radar profile (Figure 2 or Figure S1 in auxiliary material1).
Tracking of the uppermost strong continuous reflection
horizon resulted in continuous profiles of last winters snow
layer thickness (Figure 1). No interpretation was performed
where no distinct reflection horizon was visible. Density
measurements in the snow pits (see below) yielded a mean
density of 400 kg m 3. Based on the linear and quadratic
conversion formulas of Tiuri et al. [1984] and Kovacs et al.
[1995], respectively, conversion of the radar data from time
to depth domain is carried out with a mean wave speed in
snow of 2.2 108 ms 1. Using the same mean density of
400 kg m 3 the layer thickness is converted to water
equivalent.
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1
Auxiliary material is available in the HTML.
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selected and their mean value is used below for comparison
with the corresponding ground measurement.
3. Results
Figure 2. A section of the radar profile 2 at 3460 m a.s.l.
The horizontal axis corresponds to approximately 130 m.
The varying snow depth, the internal layering of the snow
pack as well as previous years’ firn layers with some
internal structures are clearly recognizable. Grey arrows
indicate the air-snow interface and black arrows indicate the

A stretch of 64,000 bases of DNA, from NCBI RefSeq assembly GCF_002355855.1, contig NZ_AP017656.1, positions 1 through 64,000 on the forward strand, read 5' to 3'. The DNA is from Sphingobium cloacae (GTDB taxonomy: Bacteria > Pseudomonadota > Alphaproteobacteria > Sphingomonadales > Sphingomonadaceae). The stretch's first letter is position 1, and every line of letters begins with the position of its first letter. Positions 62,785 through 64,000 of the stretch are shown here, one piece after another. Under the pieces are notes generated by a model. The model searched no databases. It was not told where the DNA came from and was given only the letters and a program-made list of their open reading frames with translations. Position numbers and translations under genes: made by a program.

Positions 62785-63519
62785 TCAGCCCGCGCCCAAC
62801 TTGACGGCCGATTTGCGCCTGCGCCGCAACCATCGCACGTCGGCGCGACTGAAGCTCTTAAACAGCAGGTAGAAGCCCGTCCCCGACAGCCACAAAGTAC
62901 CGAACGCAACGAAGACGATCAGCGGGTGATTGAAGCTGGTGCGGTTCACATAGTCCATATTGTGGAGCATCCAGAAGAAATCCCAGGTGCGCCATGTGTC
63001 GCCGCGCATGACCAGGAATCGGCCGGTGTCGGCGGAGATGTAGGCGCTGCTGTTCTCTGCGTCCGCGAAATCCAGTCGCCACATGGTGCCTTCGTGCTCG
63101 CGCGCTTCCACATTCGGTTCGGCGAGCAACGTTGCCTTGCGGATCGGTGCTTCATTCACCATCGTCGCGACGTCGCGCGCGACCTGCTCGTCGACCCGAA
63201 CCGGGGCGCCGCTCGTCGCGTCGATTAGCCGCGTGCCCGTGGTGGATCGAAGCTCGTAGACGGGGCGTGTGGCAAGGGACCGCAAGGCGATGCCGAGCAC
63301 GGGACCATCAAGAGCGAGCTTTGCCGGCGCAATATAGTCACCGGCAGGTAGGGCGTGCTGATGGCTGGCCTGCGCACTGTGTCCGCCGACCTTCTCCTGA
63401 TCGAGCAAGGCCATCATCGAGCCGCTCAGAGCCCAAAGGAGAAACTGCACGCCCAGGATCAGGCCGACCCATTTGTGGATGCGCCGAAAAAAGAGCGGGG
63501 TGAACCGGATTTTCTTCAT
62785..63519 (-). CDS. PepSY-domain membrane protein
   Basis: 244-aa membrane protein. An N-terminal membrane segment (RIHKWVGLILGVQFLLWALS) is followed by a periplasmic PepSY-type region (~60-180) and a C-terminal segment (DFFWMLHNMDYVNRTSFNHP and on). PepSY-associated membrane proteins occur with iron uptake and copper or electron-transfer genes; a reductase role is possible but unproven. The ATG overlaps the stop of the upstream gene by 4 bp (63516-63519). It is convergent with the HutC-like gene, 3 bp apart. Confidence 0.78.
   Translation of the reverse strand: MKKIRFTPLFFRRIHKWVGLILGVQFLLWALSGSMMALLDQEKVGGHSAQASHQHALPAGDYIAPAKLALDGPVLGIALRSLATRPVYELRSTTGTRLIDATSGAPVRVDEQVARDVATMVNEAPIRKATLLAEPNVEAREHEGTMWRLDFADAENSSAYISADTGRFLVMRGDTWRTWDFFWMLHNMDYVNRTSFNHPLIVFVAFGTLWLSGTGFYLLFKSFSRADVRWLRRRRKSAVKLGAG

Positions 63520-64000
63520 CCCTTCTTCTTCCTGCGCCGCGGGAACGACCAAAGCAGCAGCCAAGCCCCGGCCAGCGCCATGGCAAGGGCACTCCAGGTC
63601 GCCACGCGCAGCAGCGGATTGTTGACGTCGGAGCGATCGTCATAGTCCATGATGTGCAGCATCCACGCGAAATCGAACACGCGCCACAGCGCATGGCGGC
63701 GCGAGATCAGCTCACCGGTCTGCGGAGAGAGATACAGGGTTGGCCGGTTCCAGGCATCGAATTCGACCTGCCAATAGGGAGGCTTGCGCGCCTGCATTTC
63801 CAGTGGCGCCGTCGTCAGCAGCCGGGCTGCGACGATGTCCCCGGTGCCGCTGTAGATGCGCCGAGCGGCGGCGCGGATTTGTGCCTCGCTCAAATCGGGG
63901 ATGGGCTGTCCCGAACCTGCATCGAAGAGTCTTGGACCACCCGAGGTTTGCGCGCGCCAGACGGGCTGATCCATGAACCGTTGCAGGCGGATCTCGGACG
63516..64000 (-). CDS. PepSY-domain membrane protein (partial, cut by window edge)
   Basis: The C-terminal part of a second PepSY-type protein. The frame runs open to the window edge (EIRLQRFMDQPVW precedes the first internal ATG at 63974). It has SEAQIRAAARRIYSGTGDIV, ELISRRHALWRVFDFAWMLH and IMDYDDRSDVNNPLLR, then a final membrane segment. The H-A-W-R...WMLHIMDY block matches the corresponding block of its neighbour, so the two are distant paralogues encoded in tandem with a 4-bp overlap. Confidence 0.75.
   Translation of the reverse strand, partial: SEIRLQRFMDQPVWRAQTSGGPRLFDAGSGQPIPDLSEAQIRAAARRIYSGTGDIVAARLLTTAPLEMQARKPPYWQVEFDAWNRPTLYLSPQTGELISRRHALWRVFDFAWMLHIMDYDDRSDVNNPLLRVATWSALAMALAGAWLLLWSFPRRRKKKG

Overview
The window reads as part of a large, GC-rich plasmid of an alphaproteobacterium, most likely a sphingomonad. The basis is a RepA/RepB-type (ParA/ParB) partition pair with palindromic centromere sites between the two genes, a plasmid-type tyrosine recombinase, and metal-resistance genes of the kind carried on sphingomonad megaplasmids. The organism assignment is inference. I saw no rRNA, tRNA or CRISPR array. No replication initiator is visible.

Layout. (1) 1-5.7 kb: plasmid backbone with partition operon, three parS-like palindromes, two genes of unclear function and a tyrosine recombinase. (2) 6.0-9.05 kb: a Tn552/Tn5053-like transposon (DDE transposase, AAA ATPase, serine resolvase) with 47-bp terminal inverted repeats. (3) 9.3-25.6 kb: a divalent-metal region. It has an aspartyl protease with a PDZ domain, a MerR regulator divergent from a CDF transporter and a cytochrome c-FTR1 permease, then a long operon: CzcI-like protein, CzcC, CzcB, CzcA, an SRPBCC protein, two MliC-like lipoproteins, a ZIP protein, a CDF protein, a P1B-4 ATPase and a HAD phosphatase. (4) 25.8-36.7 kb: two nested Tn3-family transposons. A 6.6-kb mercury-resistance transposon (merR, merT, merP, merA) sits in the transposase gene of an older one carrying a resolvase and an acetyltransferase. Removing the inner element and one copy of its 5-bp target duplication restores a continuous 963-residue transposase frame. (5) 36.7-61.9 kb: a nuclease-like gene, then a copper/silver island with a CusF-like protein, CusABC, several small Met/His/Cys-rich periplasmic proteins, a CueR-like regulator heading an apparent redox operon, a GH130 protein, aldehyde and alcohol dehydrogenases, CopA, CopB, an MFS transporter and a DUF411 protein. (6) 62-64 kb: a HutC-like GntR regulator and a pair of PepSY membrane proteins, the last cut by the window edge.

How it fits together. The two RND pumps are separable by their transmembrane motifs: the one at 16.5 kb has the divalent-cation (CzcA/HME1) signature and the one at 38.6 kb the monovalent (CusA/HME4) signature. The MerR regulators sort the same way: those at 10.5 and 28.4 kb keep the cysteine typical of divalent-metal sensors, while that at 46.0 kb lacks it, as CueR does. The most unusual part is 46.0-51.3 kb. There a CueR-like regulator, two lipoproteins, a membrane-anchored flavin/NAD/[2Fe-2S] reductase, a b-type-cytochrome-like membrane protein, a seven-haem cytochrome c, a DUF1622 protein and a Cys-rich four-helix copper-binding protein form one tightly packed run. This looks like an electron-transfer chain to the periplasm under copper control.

snow-firn interface.
2.3. Snow Pits and Snow Probes
[8] Snow pits and snow probes were used to measure
snow depth and density from the actual snow surface down
to the ice surface. Where the snow cover outlasted the
previous melting season (the remaining accumulation zone
of 2004 is located above 3300 m a.s.l. on Findel Glacier, for
Adler Glacier no data is available), snow pits were dug
down to the horizon of the previous autumn’s snow surface.
According to data from the meteo station Gornergrat (located 5 km west of Findel Glacier at 3100 m a.s.l.), the long
melt season of 2004 ended with heavy snow falls on 10
October. Consequently, the snow depth measured with
radar, snow pits and -probes was accumulated within the
time span of about 10 October 2004 to 7 May 2005.
Coordinates of snow pits and -probes were captured with
a hand-held GPS (position accuracy of 5 – 15 m). Within an
altitudinal range from 2590 to 3510 m a.s.l. 20 snow pits